Overview of Gulf War
The first Gulf War was called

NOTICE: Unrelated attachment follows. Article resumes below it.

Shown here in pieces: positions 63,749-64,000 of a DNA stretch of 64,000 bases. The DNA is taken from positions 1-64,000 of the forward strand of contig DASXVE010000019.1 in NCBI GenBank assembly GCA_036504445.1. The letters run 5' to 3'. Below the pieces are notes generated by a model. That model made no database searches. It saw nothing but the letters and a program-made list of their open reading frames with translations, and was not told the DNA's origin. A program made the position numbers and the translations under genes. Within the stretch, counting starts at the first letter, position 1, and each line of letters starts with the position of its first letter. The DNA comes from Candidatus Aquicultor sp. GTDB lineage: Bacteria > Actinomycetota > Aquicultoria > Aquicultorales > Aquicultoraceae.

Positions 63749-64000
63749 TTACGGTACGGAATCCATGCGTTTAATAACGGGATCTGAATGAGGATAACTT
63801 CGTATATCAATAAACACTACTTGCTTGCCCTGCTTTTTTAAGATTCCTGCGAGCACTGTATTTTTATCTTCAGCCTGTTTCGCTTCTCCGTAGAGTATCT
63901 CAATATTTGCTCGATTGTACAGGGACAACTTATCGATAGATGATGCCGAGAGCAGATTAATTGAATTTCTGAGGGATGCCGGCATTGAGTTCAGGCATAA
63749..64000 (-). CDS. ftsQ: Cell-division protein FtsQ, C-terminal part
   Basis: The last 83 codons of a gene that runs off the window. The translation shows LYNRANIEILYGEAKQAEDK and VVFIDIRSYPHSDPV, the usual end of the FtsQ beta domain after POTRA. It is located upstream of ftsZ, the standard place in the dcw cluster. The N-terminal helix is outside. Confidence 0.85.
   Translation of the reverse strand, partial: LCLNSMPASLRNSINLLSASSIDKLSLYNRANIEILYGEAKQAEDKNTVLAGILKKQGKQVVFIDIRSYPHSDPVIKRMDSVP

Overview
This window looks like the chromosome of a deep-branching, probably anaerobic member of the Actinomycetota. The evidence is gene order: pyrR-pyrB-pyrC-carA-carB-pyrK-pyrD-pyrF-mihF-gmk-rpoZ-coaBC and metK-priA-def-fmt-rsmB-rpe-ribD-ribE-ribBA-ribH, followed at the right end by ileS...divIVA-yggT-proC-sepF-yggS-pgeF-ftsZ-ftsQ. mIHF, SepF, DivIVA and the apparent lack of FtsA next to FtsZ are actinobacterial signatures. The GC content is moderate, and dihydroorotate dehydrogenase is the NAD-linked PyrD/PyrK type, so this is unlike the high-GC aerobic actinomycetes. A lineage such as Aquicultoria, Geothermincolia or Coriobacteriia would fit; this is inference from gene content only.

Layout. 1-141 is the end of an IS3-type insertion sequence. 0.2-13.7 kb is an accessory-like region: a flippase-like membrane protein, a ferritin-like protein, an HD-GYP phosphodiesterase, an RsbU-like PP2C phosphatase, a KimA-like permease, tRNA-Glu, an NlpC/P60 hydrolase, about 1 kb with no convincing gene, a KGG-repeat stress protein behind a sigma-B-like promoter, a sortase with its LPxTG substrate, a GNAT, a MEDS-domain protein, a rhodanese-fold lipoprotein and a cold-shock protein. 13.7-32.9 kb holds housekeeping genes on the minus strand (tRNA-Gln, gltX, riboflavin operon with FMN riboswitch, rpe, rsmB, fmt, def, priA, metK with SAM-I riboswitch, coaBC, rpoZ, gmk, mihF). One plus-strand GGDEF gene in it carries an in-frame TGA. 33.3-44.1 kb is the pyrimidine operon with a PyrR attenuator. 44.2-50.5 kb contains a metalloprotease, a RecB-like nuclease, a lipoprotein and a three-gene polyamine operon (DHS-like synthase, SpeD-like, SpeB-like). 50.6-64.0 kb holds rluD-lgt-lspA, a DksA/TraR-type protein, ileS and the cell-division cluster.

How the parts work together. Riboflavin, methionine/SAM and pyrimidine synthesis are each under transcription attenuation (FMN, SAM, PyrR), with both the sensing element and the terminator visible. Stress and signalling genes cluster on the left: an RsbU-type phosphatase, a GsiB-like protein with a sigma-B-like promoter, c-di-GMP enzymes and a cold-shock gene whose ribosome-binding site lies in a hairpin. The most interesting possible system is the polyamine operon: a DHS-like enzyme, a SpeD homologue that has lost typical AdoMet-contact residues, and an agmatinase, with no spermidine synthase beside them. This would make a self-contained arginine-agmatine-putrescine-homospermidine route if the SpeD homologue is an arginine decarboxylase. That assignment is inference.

Hi, I'm Ben Arrona, here for About.com. I'm a historian with a Master's degree in American History, and this is an overview of the first Gulf War.In 1990, while on the verge of negotiating a lasting peace with long-time rival Iran, Iraq leader, Saddam Hussein, accused the tiny country of Kuwait, with whom Iraq shared a border, of stealing oil from his Ar-Rumayiah oil fields. On August 2, 1990, Hussein's Iraqi Army began the invasion of Kuwait. This brought forth swift condemnation from both a majority of the Arab League and the United Nations Security Council. The latter issued economic sanctions against Hussein's Iraq and called on Hussein to pull out of Kuwait.Responding, in part, to a call for support, President George H.W. Bush, working with the permission of the Saudi government, deployed the United States military into Saudi Arabia to prep for action against Iraq. This military build-up in the Saudi desert, called Operation Desert Shield, also had non-U.S. troops coming from other NATO countries, as well as Arab league countries such as Egypt. Living up to its name, the build-up operation was designed in such a way to prevent an Iraqi attack or invasion against Saudi Arabia.In response to this build-up, Iraq bolstered its occupation forces in Kuwait and declared jihad against the U.S.-led coalition massing south of its border. This was done in an effort to gain Islamic support but ended up falling flat. On November 29th, 1990, the United Nations Security Council gave the green light to use force against Iraq if it did not withdraw from Kuwait by January 15th. This did not compel Hussein to remove his occupation forces, and on January 17th, 1991, U.S. forces initiated the first phase of Operation Desert Storm, with a massive air assault on Iraq.The coalition first hit Iraq's weapons plants, air defenses, and communications networks. The first Gulf War was called "the video game war" by some for its use of laser-guided smart bombs and other new high tech weapons, many of which had an accompanying video feed to show the action. Launched on February 24th, Operation Desert Sabre was the ground portion of the Gulf War. The victory was decisive.With Iraqi troops fleeing Kuwait and simply offering little resistance inside Southern Iraq, President Bush declared a ceasefire on February 28th. It was estimated that as many as 10,000 Iraqi troops were killed during the Gulf War, while the coalition forces had 300 casualties. While the victory was one-sided, it did not come without some setbacks. Kuwait sustained massive damage and Iraqi leader Saddam Hussein remained in power. The latter would lead to a longer protracted conflict within the region a decade later.Thanks for watching. To learn more, visit us on the web at About.com.